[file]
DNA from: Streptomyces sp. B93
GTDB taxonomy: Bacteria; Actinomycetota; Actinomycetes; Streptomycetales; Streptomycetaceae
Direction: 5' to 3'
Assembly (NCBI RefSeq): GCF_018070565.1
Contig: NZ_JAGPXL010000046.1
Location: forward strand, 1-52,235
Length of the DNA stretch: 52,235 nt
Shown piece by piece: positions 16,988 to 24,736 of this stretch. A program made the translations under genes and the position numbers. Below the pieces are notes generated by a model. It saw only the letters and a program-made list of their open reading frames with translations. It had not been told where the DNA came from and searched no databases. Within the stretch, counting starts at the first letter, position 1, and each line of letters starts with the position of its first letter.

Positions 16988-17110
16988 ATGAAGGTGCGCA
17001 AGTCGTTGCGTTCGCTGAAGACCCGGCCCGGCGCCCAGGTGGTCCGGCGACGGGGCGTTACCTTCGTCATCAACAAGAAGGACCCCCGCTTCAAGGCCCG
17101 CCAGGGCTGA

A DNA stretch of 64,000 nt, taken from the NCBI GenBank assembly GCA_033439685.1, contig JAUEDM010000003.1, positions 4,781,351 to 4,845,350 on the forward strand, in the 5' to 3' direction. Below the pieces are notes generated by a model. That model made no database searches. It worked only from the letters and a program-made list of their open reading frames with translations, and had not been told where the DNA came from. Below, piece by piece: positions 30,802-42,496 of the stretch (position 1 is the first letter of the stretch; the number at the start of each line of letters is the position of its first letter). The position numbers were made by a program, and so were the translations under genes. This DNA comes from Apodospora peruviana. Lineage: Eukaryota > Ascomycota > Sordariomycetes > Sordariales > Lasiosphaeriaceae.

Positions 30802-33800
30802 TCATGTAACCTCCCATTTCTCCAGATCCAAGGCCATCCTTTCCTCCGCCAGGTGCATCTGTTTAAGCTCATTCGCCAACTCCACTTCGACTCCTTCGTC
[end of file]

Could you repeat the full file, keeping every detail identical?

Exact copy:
DNA from: Streptomyces sp. B93
GTDB taxonomy: Bacteria; Actinomycetota; Actinomycetes; Streptomycetales; Streptomycetaceae
Direction: 5' to 3'
Assembly (NCBI RefSeq): GCF_018070565.1
Contig: NZ_JAGPXL010000046.1
Location: forward strand, 1-52,235
Length of the DNA stretch: 52,235 nt
Shown piece by piece: positions 16,988 to 24,736 of this stretch. A program made the translations under genes and the position numbers. Below the pieces are notes generated by a model. It saw only the letters and a program-made list of their open reading frames with translations. It had not been told where the DNA came from and searched no databases. Within the stretch, counting starts at the first letter, position 1, and each line of letters starts with the position of its first letter.

Positions 16988-17110
16988 ATGAAGGTGCGCA
17001 AGTCGTTGCGTTCGCTGAAGACCCGGCCCGGCGCCCAGGTGGTCCGGCGACGGGGCGTTACCTTCGTCATCAACAAGAAGGACCCCCGCTTCAAGGCCCG
17101 CCAGGGCTGA

A DNA stretch of 64,000 nt, taken from the NCBI GenBank assembly GCA_033439685.1, contig JAUEDM010000003.1, positions 4,781,351 to 4,845,350 on the forward strand, in the 5' to 3' direction. Below the pieces are notes generated by a model. That model made no database searches. It worked only from the letters and a program-made list of their open reading frames with translations, and had not been told where the DNA came from. Below, piece by piece: positions 30,802-42,496 of the stretch (position 1 is the first letter of the stretch; the number at the start of each line of letters is the position of its first letter). The position numbers were made by a program, and so were the translations under genes. This DNA comes from Apodospora peruviana. Lineage: Eukaryota > Ascomycota > Sordariomycetes > Sordariales > Lasiosphaeriaceae.

Positions 30802-33800
30802 TCATGTAACCTCCCATTTCTCCAGATCCAAGGCCATCCTTTCCTCCGCCAGGTGCATCTGTTTAAGCTCATTCGCCAACTCCACTTCGACTCCTTCGTC